Dr. Rosalie Mirenda,
Neumann's president, announced to
a gathering of approximately 300 students and faculty that the
Pennsylvania Department of Education had granted the certificate of authority for the college to operate
as Neumann University.
On May 1, Delaware County became home to a new university. On that morning, President Rosalie Mirenda announced that Neumann College had received approval (the certificate of authority) from the Pennsylvania Department of Education to become Neumann University. Between 250 and 300 members of the college community gathered in St. John Neumann Circle, the brand new pedestrian hub of the Aston campus, at 11:15 a.m. to hear the news.
A letter from Dr. Gerald Zahorchak, Secretary of Education in Pennsylvania, stated that the College has approval “to operate as a university within the Commonwealth of Pennsylvania with a change of legal name to Neumann University.”
According to Dr. Mirenda, “University status is the culmination of Neumann’s transformation. It will be a catalyst for enhancing scholarship, research and service to our community. At the same time, Neumann’s commitment to its mission, core values and personal attention to our students will remain the same”
The process of achieving university status took more than two years from concept to completion. It's the latest benchmark in a local, higher education success story. Neumann College was founded in 1965 as Our Lady of Angels College and opened its doors with 115 students. Today, the total enrollment stands at slightly more than 3,000.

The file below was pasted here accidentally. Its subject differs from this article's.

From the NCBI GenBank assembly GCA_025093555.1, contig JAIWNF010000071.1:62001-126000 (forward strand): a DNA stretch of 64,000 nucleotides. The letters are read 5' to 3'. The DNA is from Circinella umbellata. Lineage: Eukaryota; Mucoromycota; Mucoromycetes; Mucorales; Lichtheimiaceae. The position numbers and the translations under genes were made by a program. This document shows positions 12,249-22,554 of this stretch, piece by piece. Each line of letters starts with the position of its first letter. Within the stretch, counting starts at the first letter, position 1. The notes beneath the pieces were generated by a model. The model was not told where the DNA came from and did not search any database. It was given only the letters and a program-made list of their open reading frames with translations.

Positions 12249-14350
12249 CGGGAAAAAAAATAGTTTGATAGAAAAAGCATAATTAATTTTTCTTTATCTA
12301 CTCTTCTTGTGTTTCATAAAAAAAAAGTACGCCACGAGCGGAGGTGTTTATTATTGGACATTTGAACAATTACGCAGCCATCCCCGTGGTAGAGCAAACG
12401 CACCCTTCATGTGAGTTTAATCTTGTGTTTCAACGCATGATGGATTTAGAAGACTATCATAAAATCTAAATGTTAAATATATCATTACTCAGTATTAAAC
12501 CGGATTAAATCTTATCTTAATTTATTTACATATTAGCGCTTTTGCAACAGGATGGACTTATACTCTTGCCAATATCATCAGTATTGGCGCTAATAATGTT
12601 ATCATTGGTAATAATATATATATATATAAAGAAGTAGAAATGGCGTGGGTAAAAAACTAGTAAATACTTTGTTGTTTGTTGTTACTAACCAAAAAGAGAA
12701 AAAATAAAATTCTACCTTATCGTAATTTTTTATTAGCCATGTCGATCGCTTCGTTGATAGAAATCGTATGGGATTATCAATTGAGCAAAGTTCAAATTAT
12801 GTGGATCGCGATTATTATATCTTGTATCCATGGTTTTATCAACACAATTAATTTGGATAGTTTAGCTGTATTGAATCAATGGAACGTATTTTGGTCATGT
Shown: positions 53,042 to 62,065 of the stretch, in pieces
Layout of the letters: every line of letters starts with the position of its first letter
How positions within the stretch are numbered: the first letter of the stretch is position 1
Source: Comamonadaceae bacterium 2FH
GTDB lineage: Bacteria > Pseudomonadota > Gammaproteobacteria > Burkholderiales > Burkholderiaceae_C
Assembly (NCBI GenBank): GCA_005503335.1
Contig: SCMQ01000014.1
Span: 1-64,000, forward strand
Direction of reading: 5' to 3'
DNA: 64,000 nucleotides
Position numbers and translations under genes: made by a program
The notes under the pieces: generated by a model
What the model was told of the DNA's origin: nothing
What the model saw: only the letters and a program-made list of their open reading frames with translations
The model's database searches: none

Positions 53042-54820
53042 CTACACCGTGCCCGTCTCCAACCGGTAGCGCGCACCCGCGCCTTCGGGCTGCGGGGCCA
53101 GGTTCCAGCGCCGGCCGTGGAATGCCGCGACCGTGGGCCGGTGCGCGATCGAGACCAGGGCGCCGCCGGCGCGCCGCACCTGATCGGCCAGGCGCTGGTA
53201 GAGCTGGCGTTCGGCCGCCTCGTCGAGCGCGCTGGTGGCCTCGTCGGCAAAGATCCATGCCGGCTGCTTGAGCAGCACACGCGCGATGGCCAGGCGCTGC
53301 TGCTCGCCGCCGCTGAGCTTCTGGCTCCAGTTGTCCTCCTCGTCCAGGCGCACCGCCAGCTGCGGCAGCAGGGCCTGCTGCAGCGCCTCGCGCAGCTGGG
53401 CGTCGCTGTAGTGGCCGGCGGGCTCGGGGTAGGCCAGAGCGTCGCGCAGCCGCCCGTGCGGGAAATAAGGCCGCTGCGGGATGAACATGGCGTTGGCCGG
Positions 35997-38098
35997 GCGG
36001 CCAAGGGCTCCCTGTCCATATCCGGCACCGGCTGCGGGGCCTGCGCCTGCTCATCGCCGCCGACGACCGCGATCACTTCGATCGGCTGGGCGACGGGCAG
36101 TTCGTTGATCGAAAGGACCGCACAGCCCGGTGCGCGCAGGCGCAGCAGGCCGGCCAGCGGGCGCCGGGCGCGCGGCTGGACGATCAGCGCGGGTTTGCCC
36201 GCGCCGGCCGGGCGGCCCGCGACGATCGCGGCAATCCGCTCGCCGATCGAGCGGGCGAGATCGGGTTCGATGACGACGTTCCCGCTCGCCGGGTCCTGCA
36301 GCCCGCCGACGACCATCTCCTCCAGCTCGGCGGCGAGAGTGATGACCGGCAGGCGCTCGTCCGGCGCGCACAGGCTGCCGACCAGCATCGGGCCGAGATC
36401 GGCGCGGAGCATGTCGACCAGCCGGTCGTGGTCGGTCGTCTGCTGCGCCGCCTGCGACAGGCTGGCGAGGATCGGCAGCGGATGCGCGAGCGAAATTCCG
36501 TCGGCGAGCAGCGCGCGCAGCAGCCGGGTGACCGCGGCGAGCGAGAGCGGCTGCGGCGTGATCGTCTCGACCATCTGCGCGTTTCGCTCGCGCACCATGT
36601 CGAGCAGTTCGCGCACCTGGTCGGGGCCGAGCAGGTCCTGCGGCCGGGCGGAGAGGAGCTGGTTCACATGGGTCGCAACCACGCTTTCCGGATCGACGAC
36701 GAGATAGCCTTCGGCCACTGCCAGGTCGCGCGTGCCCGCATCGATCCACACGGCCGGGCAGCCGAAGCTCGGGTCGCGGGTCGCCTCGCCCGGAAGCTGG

The decision to file the application came in October 2007, when the Neumann College Board of Trustees voted unanimously in favor of pursuing university status. This conclusion came after a year of research and discussion, including a perception study in which every constituency polled agreed that Neumann College should seek to become a university. Groups supporting the transition included College alumni, current students, and faculty.
In Pennsylvania, the criteria for becoming a university do not include any stipulation regarding size or enrollment. Relevant benchmarks are that a university must provide study of the arts and sciences at the undergraduate level, a minimum of five professional programs at the graduate level, a doctoral program, and access to cultural facilities and opportunities for the community.
(Story continues below the photo).
Neumann students and staff applaud the announcement that the college
has achieved university status.
Neumann has an undergraduate division of arts and sciences (as well as business, education and nursing divisions), five graduate-level professional programs, and doctoral programs in education (Ed.D.) and physical therapy (DPT). In addition, Neumann’s Arts Guild provides dozens of musical, theatrical, artistic and intellectual programs each semester, all of which are open to the community.
A nationally known research firm conducted a perception study for the College in 2007. Among those surveyed were Philadelphia area college-bound students who never inquired about admission to Neumann and similar students who inquired about Neumann but who did not apply. The principal intent was to gauge perception about the differences, in general, between a college and a university.
In both groups, significantly more students thought that a university was more challenging, more prestigious, and offered stronger majors and better career preparation than a college.
Since 2000, Pennsylvania colleges that have become universities, including Alvernia (2008), Misericordia (2007), Waynesburg (2007), Holy Family (2004), Immaculata (2002), Seton Hill (2002), and DeSales (2001).